Turkey: Istanbul buses get security cameras

DAILY SABAH WITH AA
ISTANBUL
Published 18.06.2015 15:31
emAA Photo/em
AA Photo

In a move to deter crimes and safer travel for millions, the Istanbul municipality has ordered all buses and minibuses used in public transit to be equipped with security cameras and global positioning systems (GPS). Privately owned mass transit buses and minibuses will have a deadline by the end of June to install the cameras and GPS's or their licenses will be revoked.

Apart from recording the conduct of drivers, the installation of cameras aims to detect cases of sexual harassment of female passengers, which is prevalent on packed buses.

Ramis Yılmaz, head of an association of minibus operators on Istanbul's Asian side, said the installation of cameras and GPS's was essential for the security of passengers, drivers and the vehicles in case of a crime, whether sexual harassment, theft or an act of violence. Yılmaz said that cameras would prevent new cases of murder like Özgecan Aslan. Aslan, a young university student, was murdered after an alleged rape attempt by the driver of a minibus she boarded in southern Turkey in February.

The safety of minibuses, a popular means of transit, or rather, the safety of passengers who have to travel in an empty minibus except for the driver, especially at night, was scrutinized after the murder. Media reports had earlier cited that panic buttons would be installed in public transit, though no plans have been announced in this regard.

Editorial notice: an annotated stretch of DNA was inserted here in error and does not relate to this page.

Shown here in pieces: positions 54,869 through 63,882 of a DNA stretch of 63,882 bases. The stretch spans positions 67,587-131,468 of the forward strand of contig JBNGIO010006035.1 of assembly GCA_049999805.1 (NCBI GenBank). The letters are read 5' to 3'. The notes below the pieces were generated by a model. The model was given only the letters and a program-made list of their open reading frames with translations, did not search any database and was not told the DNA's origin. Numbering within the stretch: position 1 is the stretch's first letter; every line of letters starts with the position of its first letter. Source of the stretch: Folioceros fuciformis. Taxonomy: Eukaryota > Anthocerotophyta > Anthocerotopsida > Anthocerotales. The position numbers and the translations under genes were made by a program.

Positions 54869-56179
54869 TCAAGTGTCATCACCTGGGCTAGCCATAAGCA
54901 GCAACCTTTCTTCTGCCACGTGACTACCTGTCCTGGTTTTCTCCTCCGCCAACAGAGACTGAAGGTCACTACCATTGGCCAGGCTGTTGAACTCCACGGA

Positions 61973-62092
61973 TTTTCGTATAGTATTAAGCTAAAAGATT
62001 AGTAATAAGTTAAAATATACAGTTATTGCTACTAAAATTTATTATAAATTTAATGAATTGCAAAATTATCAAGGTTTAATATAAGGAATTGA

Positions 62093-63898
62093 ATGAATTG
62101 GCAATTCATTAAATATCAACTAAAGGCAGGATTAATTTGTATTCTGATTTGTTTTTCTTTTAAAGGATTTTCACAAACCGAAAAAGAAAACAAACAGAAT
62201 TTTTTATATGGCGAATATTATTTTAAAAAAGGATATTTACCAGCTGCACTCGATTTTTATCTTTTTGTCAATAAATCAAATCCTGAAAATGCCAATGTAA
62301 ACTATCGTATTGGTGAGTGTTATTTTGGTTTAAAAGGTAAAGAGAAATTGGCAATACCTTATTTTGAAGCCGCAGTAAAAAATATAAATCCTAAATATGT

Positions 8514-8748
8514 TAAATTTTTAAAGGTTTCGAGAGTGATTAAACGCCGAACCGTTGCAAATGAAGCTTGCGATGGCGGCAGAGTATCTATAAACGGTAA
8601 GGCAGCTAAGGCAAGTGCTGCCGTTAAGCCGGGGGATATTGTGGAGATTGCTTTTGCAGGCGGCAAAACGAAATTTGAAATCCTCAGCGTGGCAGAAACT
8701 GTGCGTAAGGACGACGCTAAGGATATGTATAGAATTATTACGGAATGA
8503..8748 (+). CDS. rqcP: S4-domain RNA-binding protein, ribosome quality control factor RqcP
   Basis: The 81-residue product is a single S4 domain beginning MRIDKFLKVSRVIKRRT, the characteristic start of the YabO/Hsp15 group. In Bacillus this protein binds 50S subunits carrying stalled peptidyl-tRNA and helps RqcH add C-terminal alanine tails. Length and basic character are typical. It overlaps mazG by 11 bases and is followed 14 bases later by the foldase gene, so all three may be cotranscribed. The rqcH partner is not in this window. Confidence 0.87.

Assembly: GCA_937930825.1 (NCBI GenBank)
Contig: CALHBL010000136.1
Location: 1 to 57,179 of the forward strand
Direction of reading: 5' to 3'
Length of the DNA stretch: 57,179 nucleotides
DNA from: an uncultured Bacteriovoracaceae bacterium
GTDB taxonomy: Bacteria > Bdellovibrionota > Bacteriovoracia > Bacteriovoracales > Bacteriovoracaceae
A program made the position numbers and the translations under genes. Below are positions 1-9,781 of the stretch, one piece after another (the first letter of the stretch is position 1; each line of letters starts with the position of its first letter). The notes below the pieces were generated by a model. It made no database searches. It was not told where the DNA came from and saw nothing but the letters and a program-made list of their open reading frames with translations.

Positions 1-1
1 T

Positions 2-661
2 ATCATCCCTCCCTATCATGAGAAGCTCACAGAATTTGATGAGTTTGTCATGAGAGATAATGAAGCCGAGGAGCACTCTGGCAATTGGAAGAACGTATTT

GPS systems will enable monitoring of the route of minibuses especially when they deviate from their pre-defined routes. Aslan was killed on a secluded road the minibus driver took her to, instead of the minibus's regular route.

Damla Yıldırım, a regular passenger, said she usually avoids boarding minibuses "for fear of her safety," but the installation of cameras may help alleviating her concern. "It is especially good against the harassment of women," she said.

Traveling on a bus or minibus at night presents a challenge to women, who shared their stories of traveling after dark, particularly in less populated parts of cities, on social media following the murder of Aslan, relating to harassment by drivers or other passengers.

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